A lifetime bachelor more comfortable with machines and metal than men and women, Ramsey was intent on eclipsing his former employer by building the most aggressive and profitable industrial concern of the South. Pratt Consolidated had by 1911 opened nine new drift mines on previously undeveloped coalfields twenty miles north of the Pratt Mines. The company's showcase was the Banner Mine, a deep shaft featuring the first installation of electric lights, cutting tools, and hauling equipment—some of it invented by Ramsey himself—and the largest prison compound in the state, surrounded by a fifteen-foot-high wooden stockade.14 Ramsey sought to obtain as many convict workers as the sheriffs of Alabama would sell.
On April 8, 1911, two black convicts at the Banner Mine died from inhaling afterdamp—the noxious combination of carbon monoxide, nitrogen, and other gases left behind when methane vapor ignites in a mine. One week later, near dawn on a rainy Saturday morning, just after the day shift of convicts reached their positions inside Banner, an ignition of blasting powder triggered a massive detonation. A handful of men nearest the initial blast died instantly; the ventilation fan that pushed fresh air deep into the shaft was blown out of position by the force of the explosion. The sudden flash of fire consumed much of the oxygen in the tunnels. Into the chemical vacuum created by the absence of oxygen poured what miners called, with terror, "black damp"—a suffocating mixture of nitrogen and carbon dioxide. About a dozen men still near the 1,700-foot chute leading into the shaft escaped to safety. The rest—113 black prisoners, the vast majority of them being held for trivial misdemeanors, ten white prisoners, and five free miners—were killed by the gases.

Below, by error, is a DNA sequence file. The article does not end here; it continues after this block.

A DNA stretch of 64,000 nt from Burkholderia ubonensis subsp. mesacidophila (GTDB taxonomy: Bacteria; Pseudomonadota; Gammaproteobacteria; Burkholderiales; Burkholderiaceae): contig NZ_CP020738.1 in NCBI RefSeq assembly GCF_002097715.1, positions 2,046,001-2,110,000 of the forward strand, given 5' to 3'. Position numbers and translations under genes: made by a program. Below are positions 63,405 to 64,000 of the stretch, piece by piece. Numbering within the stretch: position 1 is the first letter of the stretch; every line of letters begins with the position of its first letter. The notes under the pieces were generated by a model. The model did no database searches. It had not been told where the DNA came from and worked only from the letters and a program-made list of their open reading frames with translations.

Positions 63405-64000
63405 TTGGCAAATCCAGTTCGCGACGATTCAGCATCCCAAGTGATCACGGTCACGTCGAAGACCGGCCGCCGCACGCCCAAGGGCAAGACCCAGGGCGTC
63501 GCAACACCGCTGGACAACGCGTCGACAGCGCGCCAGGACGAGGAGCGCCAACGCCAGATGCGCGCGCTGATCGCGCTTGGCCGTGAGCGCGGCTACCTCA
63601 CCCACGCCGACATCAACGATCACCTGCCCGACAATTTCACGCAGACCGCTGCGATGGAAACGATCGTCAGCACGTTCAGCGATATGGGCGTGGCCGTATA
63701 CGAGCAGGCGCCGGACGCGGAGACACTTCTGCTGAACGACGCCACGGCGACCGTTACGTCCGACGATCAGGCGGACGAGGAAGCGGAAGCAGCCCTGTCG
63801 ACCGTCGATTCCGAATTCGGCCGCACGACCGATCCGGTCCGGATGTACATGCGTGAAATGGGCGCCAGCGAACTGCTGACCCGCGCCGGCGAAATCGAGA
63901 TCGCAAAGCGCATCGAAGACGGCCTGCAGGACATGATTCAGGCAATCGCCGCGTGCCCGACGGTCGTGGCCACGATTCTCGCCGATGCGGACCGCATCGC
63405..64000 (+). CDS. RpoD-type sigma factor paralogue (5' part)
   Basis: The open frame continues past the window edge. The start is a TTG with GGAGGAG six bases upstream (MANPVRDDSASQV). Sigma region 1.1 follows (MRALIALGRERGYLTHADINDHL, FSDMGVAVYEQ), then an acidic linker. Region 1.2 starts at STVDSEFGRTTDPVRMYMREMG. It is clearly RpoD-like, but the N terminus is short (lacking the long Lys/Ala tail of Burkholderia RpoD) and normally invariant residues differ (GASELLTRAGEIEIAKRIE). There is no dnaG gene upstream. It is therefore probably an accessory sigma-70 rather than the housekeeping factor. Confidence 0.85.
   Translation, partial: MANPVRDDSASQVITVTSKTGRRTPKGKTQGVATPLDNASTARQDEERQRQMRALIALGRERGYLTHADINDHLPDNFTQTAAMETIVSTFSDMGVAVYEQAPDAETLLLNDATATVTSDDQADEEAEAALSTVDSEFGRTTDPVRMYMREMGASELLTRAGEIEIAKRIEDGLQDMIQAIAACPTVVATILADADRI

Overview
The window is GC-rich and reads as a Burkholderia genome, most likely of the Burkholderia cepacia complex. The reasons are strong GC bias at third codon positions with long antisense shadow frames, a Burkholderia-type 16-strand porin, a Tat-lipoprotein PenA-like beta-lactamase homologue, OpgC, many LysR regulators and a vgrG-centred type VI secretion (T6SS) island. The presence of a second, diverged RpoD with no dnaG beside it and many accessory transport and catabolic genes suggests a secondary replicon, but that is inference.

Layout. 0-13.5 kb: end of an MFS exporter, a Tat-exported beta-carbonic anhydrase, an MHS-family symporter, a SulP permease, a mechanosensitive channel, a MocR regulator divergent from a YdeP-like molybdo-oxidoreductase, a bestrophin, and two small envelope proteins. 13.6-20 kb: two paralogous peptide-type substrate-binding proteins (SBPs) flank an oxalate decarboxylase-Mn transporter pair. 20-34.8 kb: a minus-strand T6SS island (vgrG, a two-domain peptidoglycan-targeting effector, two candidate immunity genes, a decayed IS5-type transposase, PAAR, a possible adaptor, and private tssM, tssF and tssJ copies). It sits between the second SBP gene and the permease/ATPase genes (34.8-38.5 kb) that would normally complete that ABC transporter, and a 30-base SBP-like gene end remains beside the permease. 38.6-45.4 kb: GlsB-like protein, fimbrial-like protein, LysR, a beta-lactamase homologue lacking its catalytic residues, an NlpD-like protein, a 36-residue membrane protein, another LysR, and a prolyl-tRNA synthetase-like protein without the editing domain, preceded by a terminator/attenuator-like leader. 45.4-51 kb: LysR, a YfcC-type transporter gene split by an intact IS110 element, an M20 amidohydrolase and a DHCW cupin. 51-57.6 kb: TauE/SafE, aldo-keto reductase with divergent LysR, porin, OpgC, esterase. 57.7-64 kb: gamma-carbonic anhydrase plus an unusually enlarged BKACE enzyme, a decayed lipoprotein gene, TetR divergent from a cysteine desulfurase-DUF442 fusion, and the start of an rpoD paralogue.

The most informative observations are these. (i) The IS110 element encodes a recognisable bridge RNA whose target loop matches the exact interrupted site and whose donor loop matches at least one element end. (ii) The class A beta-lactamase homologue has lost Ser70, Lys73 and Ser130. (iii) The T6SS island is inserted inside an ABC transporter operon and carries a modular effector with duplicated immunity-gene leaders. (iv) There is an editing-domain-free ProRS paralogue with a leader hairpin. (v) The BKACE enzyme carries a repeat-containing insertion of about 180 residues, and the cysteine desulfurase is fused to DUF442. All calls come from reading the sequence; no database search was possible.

A quickly impaneled coroner's jury certified that the company was "using all reasonable means for the prevention of accidents" and was not culpable in the deaths. Most of the bodies of the dead were quickly dumped in a long trench dug by other prisoners in the mine's convict cemetery just outside the stockade.15 Within two weeks, the Banner Mine was in operation again, with a fresh contingent of black prisoners.